Action is Necessary to Improve Voting & Elections Security!
September 3, 2022
Hosted by Rebecca Herold
Many claims have been, and still are being, made about elections and voting security, more than ever since the 2020 election. Some claim there was widespread “voting fraud.” While no process or technology, of any kind for any purpose, is 100% secure, the 2020 general elections were determined through audits and assessments by dedicated elections workers, federal and state civil servants, and cybersecurity experts, to have been the most secure in history, based on the combined results of over a thousand audits and risk assessments. However, as misinformation grows, and increasingly more types of voting devices are used, elections officials must ensure security is continually be monitored, updated and improved to address newly discovered vulnerabilities and threats. Here are some facts important to know up front: Voting machine equipment, standards and procedures vary greatly from state to state, and even county to county. And, there is great diversity in the types and ages of the over 100,000 voting machines used throughout the U.S. These facts make it necessary to perform ongoing review and assessment of voting machines and procedures physical security, cyber security, and procedural security. Just a few key issues that must be considered for elections and voting technology security include: • How widely are voting security standards used by the over 100,000 polling locations throughout the U.S.? Who provides oversight of this? • Who are “insiders” within the election and voting ecosystem? And, what types of insider threats exist that need to be addressed? • Is the internet a threat vector to voting systems? Are the voting systems ever connected to the internet? • In what ways are voting procedures throughout the states and territories different? Would committing widespread fraud be possible? • What are actions can elections officials and workers take to better protect voting systems, and the full elections process? • Where can U.S. states and territories obtain help to strengthen the security of the technologies, activities and physical components of the elections systems? Listen in to hear Marci Andino, the Sr Director, Elections Infrastructure Information Sharing & Analysis Center (EI-ISAC) at Center for Internet Security, answer these questions, and more! #Cybersecurity #Privacy #RiskManagement #Education #MarciAndino #CISecurity #Voting #Elections #Democracy #VotingSecurity #ElectionsSecurity
Data Security and Privacy with the Privacy Professor
New shows the first Saturday of each month at 8 AM Pacific Time on VoiceAmerica Business Channel
There are more information security and privacy threats than ever before. As more technologies emerge, more surveillance tactics are used, and more artificial intelligence systems are deployed, cybersecurity and privacy risks grow exponentially. Rebecca has spent her entire career working to improve information security and privacy protections, by not only raising awareness of the issues within businesses and other types of organizations, but also by raising the awareness of these risks in the public and helping them to understand how to better protect their own personal data, allowing them to take their privacy protections into their own hands. Rebecca offers information about these existing and emerging security and privacy risks and provides fresh insights into the impacts of exploiting these risks, and gives guidance, tips, expert advice and news, with fascinating guests, to help all organizations, and the general public, understand what they need to do to mitigate these risks.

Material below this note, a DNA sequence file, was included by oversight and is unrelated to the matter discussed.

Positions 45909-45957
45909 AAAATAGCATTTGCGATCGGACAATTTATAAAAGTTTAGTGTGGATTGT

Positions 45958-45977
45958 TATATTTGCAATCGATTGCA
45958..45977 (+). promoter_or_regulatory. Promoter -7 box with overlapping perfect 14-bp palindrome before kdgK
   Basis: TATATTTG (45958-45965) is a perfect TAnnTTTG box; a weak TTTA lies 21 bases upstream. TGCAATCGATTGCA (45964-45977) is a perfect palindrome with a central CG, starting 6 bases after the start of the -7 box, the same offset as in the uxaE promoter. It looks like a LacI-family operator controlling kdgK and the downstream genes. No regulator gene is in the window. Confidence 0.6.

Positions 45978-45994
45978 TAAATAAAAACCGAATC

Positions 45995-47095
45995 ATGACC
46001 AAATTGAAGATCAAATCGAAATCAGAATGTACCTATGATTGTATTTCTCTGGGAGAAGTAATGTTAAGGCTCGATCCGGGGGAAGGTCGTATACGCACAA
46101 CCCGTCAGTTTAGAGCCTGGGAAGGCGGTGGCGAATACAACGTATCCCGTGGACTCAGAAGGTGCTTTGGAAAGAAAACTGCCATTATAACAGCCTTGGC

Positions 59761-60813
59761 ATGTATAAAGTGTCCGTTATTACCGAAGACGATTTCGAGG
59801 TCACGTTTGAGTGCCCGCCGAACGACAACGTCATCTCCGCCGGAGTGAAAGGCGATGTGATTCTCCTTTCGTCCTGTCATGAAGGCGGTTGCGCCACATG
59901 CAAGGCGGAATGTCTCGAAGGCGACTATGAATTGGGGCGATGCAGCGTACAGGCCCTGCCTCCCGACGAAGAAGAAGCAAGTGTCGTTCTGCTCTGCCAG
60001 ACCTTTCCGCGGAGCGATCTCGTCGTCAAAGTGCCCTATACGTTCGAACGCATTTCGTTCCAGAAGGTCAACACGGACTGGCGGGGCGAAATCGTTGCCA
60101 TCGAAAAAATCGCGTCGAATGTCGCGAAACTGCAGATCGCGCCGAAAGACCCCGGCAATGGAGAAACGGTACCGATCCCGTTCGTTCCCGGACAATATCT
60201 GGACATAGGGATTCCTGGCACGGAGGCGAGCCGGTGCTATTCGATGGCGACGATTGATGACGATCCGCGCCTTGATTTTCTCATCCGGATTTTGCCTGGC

Rebecca has 25-plus years of systems engineering, information security, privacy and compliance experience, is CEO of The Privacy Professor(R) consultancy she founded in 2004, and Co-Founder/CEO of Privacy Security Brainiacs online services, where Rebecca engineered the systems and created all the content, including automated risk assessments and training courses. Rebecca has authored 20 books, contributed to dozens of other books, and published hundreds of articles. Rebecca led the NIST Smart Grid Privacy Subgroup for 7 years, a member of the NIST Privacy Framework development team, and is a NIST Cybersecurity for IoT Program team member. Rebecca has provided expert witness services for HIPAA compliance, IoT security, privacy and location tracking, retirement community members’ personal data misuse, and other cases. Rebecca was co-founder and officer of the IEEE P1912 Privacy and Security Architecture for Consumer Wireless Devices Working Group, and is on numerous advisory boards. Rebecca was Adjunct Professor for the Norwich University MSISA program for 9 years. Rebecca has received numerous awards, including named as a Top 100 Women Fighting Cybercrime and a Cybersecurity Woman of the Year. Rebecca has provided keynotes on 5 continents and is frequently interviewed on TV and in international publications. Rebecca holds the following certifications: FIP, CDPSE, CISSP, CISA, CISM, CIPT, CIPM, CIPP/US, FLMI. Ponemon Privacy Fellow. Rebecca is based in Des Moines, Iowa, USA.